Madelyn Daley
Attorney at Law

US Local 618-509-9724

Belleville Criminal Defense Blog

Illinois woman charged with aggravated DUI

A woman in Illinois is facing two counts of aggravated DUI following an accident on an interstate ramp. The woman was driving with two passengers and apparently lost control of the vehicle, causing the car to roll over.

The front-seat passenger, who reportedly was not wearing a seatbelt, was ejected from the vehicle and suffered serious injuries. Both passengers are expected to survive. The driver reportedly declined medical care and is currently being held on $20,000 bail. She is set to appear in court in mid-July.

Defending against violent crimes in Illinois

Crimes against a person, or crimes involving offensive, unwanted touching, harassment or intentional bodily harm, will typically result in criminal charges in Illinois. Assault, battery, kidnapping, rape and harassment are all against the law and could result in significant jail time, probation, fines and other consequences upon conviction. Successfully defending against these serious charges may save you from these consequences and allow you to resume your normal life.

The criminal defense strategy used for each case will depend on the specific facts of the case. However, there are some general strategies that are effective to fight violent crime charges. For instance, many assault and battery charges have been dropped when the defendant's attorney argued that the defendant acted in self-defense. If you can establish that you could not escape the situation, did not provoke or instigate and acted due to a reasonable, real and perceived fear of harm, the self-defense strategy could be successful. You could also argue that you acted while under duress in a situation like, for example, if someone was holding a gun to your head.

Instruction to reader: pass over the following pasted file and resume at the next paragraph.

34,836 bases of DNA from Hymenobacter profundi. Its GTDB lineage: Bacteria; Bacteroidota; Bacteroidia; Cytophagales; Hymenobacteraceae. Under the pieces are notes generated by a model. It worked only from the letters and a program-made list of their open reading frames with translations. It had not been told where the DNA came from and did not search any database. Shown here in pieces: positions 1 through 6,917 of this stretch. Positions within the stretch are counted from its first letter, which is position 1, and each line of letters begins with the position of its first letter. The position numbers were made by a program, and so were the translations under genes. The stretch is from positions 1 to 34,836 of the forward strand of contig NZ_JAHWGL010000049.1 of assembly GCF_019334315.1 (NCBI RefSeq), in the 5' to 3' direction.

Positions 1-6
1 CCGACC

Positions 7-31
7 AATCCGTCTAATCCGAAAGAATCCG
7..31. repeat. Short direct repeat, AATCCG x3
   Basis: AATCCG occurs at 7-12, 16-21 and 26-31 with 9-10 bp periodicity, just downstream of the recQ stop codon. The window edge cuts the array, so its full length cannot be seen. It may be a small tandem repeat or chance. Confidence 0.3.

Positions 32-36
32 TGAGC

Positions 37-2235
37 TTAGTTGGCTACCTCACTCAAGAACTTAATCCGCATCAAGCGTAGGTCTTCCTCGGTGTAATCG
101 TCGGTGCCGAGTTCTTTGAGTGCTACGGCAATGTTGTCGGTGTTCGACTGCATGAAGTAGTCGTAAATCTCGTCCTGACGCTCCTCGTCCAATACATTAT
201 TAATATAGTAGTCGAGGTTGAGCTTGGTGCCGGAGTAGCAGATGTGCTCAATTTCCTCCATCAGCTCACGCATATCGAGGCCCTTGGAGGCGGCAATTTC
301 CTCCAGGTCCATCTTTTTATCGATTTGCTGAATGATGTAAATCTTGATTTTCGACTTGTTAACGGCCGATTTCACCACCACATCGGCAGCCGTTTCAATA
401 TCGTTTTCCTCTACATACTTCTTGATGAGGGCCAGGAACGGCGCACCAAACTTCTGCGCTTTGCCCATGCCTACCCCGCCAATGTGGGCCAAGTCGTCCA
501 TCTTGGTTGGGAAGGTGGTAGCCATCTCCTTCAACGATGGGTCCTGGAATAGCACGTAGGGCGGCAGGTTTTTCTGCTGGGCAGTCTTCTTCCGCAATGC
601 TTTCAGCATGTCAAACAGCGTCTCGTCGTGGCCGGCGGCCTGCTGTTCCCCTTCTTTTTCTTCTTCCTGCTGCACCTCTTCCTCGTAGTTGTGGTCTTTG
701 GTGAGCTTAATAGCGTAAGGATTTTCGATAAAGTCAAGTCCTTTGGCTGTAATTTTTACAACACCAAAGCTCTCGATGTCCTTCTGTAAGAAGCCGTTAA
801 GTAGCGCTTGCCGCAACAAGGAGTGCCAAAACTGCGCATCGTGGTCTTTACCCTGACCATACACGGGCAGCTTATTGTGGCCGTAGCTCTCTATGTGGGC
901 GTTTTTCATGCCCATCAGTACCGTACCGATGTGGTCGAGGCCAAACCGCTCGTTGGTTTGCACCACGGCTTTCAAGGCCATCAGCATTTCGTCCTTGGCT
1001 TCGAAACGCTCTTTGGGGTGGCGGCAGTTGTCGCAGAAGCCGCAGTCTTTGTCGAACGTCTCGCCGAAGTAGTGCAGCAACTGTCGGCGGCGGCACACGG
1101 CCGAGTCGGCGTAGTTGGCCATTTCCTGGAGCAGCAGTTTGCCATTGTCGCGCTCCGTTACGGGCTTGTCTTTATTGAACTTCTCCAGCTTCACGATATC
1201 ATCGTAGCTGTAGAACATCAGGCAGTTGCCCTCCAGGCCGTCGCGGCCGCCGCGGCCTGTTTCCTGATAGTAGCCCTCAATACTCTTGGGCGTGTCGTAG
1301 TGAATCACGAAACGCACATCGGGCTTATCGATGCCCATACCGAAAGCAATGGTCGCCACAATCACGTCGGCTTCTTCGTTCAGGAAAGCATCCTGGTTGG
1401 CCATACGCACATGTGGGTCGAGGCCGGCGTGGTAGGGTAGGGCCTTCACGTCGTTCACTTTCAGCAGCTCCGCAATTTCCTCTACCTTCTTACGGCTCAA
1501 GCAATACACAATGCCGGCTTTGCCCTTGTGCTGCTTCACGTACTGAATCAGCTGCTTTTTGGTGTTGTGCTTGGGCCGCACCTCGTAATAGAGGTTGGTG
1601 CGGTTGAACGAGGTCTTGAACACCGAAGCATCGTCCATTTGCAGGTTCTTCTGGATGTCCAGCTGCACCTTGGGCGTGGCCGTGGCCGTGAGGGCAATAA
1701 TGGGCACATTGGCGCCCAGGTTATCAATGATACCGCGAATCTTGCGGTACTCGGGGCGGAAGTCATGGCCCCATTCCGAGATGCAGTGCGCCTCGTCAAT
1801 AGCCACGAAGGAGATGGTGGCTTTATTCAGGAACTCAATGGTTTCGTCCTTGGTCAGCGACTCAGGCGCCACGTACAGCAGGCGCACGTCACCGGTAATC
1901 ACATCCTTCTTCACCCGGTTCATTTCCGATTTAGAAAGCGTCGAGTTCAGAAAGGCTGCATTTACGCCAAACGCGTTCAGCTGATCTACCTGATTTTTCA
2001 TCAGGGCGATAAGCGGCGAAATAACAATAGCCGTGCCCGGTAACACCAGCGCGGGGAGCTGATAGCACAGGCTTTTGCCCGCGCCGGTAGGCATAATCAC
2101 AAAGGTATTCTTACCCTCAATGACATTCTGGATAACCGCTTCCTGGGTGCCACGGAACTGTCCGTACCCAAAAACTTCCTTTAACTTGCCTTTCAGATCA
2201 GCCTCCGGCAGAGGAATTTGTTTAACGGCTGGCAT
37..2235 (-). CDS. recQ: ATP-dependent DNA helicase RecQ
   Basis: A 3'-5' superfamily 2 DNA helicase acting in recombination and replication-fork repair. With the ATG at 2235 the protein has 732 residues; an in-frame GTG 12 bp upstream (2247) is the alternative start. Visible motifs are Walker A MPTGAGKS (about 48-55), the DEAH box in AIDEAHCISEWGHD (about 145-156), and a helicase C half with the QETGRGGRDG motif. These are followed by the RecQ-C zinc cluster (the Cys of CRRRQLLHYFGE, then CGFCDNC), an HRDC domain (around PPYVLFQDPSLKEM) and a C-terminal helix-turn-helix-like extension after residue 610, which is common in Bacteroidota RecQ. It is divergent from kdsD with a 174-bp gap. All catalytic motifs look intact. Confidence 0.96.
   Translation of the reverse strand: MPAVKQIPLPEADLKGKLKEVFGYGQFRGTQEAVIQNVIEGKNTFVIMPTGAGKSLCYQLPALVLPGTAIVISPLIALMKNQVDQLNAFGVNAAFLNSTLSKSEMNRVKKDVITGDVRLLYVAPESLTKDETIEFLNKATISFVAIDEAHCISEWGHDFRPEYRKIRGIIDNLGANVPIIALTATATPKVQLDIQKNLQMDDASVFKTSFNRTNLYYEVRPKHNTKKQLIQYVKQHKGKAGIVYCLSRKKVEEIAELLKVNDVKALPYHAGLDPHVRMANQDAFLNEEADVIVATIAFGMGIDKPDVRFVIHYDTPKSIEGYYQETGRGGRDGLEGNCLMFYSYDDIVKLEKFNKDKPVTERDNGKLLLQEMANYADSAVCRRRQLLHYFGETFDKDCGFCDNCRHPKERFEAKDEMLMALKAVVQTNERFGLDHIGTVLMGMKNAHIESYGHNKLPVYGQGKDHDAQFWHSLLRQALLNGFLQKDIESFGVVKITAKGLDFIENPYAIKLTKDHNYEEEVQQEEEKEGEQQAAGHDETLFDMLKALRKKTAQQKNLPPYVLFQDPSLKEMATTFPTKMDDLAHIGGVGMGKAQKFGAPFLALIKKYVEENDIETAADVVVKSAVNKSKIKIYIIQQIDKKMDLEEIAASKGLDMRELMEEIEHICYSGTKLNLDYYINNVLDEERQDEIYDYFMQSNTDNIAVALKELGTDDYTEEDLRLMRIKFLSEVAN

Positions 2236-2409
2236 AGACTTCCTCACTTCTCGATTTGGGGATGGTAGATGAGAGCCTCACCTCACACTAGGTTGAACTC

A DUI charge doesn't guarantee conviction

Many people who are arrested for driving under the influence are concerned about having a conviction on their criminal record. However, there are many ways to have the charges dismissed. A criminal defense attorney in your area can inform you on possible defense strategies you can use to potentially have your charges dismissed.